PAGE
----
Its amazing. The mechanics and voting process in Singapore. Its entirely manual. I don't know about you. But I don't think I saw a single computer in the voting centre. You can transfer billions of dollars online, but when it comes to voting, at least in Singapore, the good 'ol pen-on-paper way is still the safest? It appears to be an aberration in Singapore. We spent billions on automation, telecommunications, IT, etc. but cannot trust it enough to conduct polling.
I'm glad I went early. In fact, I arrived on the hour, at 8. Its not that I am kiasu or kiasi. Typically, Singaporeans don't get up early on Saturdays, after 5 straight days of toil. So I didn't expect too many people at 8am. I was right. The queue wasn't long. Probably 13 or 15 like-minded people in front of me. The polling centre was just a stone's throw away from where I lived. If it is going to be as hot as the last few days, I pity the people showing up later in the day. Better bring along a portable electric fan, failing which, a hand fan might be essential. Yes, the polling centre has airconing, but you're going to spend a considerable amount of time out with nature before you can get into the cool room.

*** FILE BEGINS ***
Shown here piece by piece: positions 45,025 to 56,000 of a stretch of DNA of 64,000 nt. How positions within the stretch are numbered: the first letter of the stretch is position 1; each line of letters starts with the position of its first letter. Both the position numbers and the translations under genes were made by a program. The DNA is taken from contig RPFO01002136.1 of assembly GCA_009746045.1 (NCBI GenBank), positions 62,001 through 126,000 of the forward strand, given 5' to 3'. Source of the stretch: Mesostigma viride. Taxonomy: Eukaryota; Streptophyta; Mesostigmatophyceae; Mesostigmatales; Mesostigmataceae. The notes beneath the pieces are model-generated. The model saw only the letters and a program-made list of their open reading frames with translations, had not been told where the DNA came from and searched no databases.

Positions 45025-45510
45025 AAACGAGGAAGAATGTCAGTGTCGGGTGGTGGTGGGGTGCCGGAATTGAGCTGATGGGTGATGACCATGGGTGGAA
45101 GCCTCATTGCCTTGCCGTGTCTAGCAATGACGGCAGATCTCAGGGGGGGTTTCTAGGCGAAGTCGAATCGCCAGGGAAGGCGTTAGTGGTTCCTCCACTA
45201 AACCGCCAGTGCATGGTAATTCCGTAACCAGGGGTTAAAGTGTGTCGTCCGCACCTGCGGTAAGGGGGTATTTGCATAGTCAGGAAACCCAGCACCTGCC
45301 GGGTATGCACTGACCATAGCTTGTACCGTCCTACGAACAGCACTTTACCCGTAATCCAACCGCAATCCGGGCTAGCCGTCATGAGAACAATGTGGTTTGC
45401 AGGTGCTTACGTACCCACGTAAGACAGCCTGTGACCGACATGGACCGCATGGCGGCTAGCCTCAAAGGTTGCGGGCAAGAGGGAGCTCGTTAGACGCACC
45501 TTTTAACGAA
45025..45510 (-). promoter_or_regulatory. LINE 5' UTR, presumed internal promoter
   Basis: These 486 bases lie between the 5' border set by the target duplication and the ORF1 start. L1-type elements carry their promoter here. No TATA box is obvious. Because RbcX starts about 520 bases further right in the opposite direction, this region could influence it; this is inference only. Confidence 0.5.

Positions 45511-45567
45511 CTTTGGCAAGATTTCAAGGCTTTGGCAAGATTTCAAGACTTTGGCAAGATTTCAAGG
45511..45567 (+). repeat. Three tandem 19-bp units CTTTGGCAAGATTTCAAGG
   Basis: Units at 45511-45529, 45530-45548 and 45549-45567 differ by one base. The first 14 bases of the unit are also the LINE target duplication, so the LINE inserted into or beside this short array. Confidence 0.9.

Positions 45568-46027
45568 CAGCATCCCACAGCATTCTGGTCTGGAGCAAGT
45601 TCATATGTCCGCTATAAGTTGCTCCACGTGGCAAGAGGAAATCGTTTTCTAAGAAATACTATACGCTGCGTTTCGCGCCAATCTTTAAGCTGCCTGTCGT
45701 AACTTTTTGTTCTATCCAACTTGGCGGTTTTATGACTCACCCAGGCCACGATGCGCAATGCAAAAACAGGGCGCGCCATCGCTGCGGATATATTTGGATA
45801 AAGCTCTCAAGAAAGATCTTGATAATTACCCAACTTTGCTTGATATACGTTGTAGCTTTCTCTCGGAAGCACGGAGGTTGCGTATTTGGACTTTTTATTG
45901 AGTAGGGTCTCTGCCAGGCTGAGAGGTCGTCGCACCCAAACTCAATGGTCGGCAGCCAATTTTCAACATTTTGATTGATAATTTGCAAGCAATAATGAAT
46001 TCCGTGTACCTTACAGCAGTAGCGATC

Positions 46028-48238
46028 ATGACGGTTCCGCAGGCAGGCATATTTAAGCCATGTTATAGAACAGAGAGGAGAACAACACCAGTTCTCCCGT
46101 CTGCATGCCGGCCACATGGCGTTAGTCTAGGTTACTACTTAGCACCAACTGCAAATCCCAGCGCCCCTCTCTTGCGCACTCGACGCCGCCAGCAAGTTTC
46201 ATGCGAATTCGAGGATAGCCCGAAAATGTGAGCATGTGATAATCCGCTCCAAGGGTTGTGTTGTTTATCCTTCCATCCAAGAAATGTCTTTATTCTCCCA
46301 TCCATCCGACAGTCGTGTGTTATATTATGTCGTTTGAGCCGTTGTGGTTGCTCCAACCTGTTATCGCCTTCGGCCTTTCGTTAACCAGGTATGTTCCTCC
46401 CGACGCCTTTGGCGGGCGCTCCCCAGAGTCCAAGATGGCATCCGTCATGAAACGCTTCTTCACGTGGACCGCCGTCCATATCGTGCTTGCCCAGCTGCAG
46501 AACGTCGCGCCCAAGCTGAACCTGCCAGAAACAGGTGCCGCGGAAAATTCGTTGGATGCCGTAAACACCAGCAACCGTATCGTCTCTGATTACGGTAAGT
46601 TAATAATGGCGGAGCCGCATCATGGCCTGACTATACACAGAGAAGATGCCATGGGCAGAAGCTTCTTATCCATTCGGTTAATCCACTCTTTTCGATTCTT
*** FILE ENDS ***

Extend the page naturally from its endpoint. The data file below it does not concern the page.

Remember, the whole process is manual, with checking and double checking processes, and joining empty queues that are not your designated one is not an option. There will be several queues. Your queue number is listed on your polling card - A1, A3, A3... And you can't change queue. That's because the register, with your name on it, is only with the election officers in that queue. So if most of the people turning up with you at the polling station has the same queue number as you, you'll really have to wait, even though there is no one in the other queues. And you'll have to put up with official queue-jumping. The elderly, infirmed and otherwise handicapped will be ushered to the front of the queue, over everyone else, by the election officials.
Have a happing outing at the polling stations today!
Do's and Don'ts of Voting